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Computer Celebrities: They’re just like us!

Contributed by Esther Massimini, Principal Engineer at Honeywell Aerospace

Networking can lead to individual connections and the beginning of movements! During the late 1980s, women technologists inspired by the late Rear Admiral (RADM) Grace Hopper began to network. The first accomplishment was the still-vibrant SYSTKeynote at Grace HopperERS community for women in computer systems. The late Dr. Anita Borg, a pioneer in human-computer interaction, founded this digital community, centered on a mailing list, after attending a conference where the few women in attendance fit into the small women’s restroom. She later founded the Anita Borg Institute, which since 1994, has sponsored the Grace Hopper Celebration (GHC) of Women in Computing (in conjunction with the Association for Computing Machinery.) The conference continues to grow, and is the world’s largest gathering of women in technology. In 2016, more than 14,000 women and 1,000 men attended! The conference has also expanded outside the US. GHC India convenes in Bangalore, India in the second week of December.

Honeywell at the Grace Hopper Celebration               

_dsc0008I try to attend the Grace Hopper Celebration when feasible, and in 2016, I was excited to find out that Honeywell was planning to attend for the first time. I felt fortunate for the invitation to officially attend, and be part of the applicant screening process in our booth. I was so excited to see Honeywell as a participant this year! The conference’s main goal is to inspire and champion diversity and inclusion in technology, but it also hosts a huge job fair—the industry’s largest career fair for women–featuring all the tech luminaries, from the latest Silicon Valley players to traditional industrial and services companies. For Honeywell as a player in software, it’s important to expose our hiring managers to the diversity of community among women technologists and to acquire some of the available talent. Moreover, for all Honeywell attendees, it was an added benefit to meet attendees from other businesses.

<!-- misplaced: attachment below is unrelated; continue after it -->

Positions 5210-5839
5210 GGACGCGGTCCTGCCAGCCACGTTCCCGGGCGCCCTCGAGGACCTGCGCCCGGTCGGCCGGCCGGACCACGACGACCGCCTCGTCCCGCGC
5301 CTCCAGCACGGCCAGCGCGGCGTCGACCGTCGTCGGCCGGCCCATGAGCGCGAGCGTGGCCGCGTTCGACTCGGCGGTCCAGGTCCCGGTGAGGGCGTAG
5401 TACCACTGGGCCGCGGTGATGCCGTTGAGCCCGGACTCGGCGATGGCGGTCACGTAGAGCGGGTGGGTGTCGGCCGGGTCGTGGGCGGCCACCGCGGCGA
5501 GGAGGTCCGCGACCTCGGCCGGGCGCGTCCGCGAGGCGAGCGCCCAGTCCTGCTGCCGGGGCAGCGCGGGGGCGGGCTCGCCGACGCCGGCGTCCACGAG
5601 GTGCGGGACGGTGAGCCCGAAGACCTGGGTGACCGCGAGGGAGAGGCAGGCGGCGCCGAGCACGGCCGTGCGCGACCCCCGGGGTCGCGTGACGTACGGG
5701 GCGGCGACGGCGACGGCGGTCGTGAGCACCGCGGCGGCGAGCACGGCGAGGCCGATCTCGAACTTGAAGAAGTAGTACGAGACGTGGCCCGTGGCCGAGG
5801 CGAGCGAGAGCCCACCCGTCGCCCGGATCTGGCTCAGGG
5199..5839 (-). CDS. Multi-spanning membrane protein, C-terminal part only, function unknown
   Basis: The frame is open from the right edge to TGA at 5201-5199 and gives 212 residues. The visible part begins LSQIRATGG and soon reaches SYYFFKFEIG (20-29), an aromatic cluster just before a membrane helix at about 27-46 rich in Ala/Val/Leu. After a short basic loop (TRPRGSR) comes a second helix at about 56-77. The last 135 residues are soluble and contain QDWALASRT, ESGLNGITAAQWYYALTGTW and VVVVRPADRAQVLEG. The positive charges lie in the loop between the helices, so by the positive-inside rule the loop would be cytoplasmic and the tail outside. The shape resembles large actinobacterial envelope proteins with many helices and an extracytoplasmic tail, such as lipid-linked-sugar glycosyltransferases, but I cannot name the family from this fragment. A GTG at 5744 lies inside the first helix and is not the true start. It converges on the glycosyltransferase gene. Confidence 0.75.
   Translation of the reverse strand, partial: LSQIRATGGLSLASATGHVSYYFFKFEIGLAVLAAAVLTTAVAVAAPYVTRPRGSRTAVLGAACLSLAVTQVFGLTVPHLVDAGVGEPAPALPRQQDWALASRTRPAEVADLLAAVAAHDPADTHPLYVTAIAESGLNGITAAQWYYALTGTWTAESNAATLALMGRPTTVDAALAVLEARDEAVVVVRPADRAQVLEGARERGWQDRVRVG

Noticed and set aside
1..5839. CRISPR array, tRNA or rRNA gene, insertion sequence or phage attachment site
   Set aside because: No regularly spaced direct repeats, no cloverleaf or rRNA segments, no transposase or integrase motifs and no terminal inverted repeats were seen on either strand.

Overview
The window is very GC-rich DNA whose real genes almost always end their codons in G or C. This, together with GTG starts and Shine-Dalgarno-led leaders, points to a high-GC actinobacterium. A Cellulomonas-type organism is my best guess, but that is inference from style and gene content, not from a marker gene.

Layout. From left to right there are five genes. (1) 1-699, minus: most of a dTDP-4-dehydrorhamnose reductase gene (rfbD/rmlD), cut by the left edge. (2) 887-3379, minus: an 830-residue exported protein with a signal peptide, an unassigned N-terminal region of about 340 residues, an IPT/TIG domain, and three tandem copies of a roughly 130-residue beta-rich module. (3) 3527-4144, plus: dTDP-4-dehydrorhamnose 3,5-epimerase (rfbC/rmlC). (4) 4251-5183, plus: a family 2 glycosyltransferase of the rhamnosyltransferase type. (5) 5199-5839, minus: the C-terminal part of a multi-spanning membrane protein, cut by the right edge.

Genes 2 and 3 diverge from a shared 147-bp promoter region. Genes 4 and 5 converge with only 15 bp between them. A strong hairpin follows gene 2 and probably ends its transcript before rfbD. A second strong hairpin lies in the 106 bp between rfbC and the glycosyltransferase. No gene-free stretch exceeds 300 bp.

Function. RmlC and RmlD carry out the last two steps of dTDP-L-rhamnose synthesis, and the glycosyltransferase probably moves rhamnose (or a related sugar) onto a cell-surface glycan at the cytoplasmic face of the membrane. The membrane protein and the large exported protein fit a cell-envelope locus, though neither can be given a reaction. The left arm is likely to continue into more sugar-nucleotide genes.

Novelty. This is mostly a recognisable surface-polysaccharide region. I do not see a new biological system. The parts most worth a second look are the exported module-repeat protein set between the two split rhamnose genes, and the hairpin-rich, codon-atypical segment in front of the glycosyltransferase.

Inside the Conference

closingIt’s hard to explain what it’s like to be in a venue of over 14,000 women in your field, when you’ve spent most of your career being one of the few women in meetings. This year, the Toyota Center, home of the NBA Houston Rockets, was the venue for the opening and closing sessions.  I’ve heard from male attendees that this experience gives them a new perspective, as some have never experienced what it’s like to be the minority in a large group. At the conference, I learned not just by attending technical sessions, but also by attending a variety of other events. GHC provides numerous learning opportunities in a variety of formats: the opening and closing plenary sessions, panels, affinity groups and the Open Source day.

  • As more people from around the world become active in technology, the conference includes luncheons and affinity receptions for a variety of ethnicities/languages and other groups. I’ve learned about the nascent tech incubator groups in the Gaza Strip among Palestinian women, and the vibrant woman-led technical community in many countries on the African continent, and issues facing women in the LGTBQ+ community.